Retailers are increasingly adding banks, gas stations, mobile services and even real estate agencies to their portfolio and branding these new ventures with the retailer name, such as Tesco Bank or Asda Money. The purpose of this paper is to test the ability of a retailer brand to stretch from traditional packaged goods categories to very different categories such as banking.

Design/methodology/approach

Using data from an online survey collected from 953 UK grocery buyers, this paper examines consumers’ behaviour towards UK retailer brands across four categories: soft drinks, chocolate, fuel and banking.

Findings

The results show that cross-category retailer brand purchasing is stronger between categories with similar buying behaviour (e.g. soft drinks and chocolate) than in categories with very different buying behaviour (e.g. soft drinks and banking). The behavioural spill over effects are stronger for retailer brands from the same chain and persist even for unrelated categories. However, apart from fuel, the strongest cross-purchasing occurs across competing retailer-branded offers within the same category.

Research limitations/implications

The main implication of this study is that behavioural spill overs for retailer brands are possible even between unrelated categories. The finding about the effects being strongest within a given chain implies that umbrella branded strategy is a key to take advantage of the effects.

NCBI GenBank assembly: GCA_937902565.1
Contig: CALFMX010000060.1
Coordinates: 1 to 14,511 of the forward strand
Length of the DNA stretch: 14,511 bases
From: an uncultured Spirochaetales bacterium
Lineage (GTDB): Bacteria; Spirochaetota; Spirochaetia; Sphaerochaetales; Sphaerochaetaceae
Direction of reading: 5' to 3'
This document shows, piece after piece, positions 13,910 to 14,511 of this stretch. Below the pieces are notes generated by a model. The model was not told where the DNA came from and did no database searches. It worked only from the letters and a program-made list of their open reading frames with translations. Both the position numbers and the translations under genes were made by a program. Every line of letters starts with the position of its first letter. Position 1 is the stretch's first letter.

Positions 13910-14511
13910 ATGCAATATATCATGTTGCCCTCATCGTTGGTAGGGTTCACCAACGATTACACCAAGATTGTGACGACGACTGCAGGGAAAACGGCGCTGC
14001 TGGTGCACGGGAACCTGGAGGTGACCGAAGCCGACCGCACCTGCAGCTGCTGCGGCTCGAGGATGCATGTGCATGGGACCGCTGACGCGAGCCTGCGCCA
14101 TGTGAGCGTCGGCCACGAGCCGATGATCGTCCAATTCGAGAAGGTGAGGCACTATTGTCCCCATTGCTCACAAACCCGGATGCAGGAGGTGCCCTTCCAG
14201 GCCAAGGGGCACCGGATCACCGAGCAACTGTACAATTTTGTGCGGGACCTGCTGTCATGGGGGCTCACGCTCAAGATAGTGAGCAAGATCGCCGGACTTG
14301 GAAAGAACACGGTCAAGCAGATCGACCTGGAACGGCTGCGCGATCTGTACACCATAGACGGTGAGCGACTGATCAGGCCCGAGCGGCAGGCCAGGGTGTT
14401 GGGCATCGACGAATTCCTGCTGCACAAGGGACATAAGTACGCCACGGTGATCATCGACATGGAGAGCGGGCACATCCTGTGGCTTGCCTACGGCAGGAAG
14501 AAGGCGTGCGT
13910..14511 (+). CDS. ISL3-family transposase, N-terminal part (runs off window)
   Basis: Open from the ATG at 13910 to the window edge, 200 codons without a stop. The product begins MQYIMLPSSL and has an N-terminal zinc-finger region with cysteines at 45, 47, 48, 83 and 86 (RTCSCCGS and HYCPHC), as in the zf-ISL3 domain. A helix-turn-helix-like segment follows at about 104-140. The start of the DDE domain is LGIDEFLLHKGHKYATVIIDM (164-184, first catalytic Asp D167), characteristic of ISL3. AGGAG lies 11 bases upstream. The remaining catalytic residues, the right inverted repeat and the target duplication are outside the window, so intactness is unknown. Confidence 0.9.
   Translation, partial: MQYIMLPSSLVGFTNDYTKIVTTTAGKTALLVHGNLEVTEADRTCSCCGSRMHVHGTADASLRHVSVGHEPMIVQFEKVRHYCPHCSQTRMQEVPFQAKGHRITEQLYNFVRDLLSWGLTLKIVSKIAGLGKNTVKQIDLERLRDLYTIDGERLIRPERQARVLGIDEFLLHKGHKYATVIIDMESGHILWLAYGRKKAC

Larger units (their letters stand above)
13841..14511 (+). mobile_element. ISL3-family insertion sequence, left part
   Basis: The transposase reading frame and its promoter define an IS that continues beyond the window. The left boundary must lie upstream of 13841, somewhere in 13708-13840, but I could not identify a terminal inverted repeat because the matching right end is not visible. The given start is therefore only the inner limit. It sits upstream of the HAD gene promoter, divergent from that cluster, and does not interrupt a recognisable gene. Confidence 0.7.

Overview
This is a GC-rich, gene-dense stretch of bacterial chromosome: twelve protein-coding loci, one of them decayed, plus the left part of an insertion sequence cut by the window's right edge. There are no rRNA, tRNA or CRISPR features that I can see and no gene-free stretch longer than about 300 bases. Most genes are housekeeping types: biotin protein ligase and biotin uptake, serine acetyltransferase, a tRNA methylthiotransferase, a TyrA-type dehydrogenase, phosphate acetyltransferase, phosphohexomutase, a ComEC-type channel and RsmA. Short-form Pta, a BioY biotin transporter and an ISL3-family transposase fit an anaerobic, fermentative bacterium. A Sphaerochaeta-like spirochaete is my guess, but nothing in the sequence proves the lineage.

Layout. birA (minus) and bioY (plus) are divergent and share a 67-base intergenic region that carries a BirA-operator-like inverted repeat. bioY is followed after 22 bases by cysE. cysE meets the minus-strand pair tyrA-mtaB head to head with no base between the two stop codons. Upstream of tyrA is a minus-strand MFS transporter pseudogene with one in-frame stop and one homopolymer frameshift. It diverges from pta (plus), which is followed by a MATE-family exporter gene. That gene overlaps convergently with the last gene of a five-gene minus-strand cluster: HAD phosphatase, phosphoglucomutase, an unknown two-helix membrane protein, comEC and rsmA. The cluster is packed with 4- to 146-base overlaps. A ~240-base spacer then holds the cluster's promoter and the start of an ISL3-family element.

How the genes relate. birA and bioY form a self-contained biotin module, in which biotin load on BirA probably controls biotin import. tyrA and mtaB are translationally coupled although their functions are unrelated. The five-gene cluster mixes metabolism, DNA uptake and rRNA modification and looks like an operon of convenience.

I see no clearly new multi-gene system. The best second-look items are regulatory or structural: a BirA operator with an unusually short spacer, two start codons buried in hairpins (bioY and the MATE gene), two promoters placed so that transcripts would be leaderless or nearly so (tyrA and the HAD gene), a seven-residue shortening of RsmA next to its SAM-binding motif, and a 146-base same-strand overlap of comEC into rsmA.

Practical implications

These findings extend past literature about the cross-category buying of umbrella branded store brands to very different categories. This paper highlights the challenges retailers face regarding their ability to extend the retailer brand across categories. The findings also provide insights for cross-selling retailer brands in unrelated categories to current store brand buyers.

Originality/value

This is the first study to examine the use of retailer brands across a wide spectrum of categories from Soft Drinks to Fuel.

Details

European Journal of Marketing, vol. 53 no. 1
Type: Research Article
ISSN: 0309-0566

Keywords

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Article
Publication date: 1 April 1985

George S. Yip

Managers need neither swallow whole an elaborate strategic planning system, nor be discouraged into total rejection. Many of the problems businesses experience with…

Abstract

Managers need neither swallow whole an elaborate strategic planning system, nor be discouraged into total rejection. Many of the problems businesses experience with strategic planning can be traced to a mismatch of their planning system and their companies' structure. This article presents a framework for conducting an audit of a company's structural need for strategic planning.

Details

Journal of Business Strategy, vol. 6 no. 2
Type: Research Article
ISSN: 0275-6668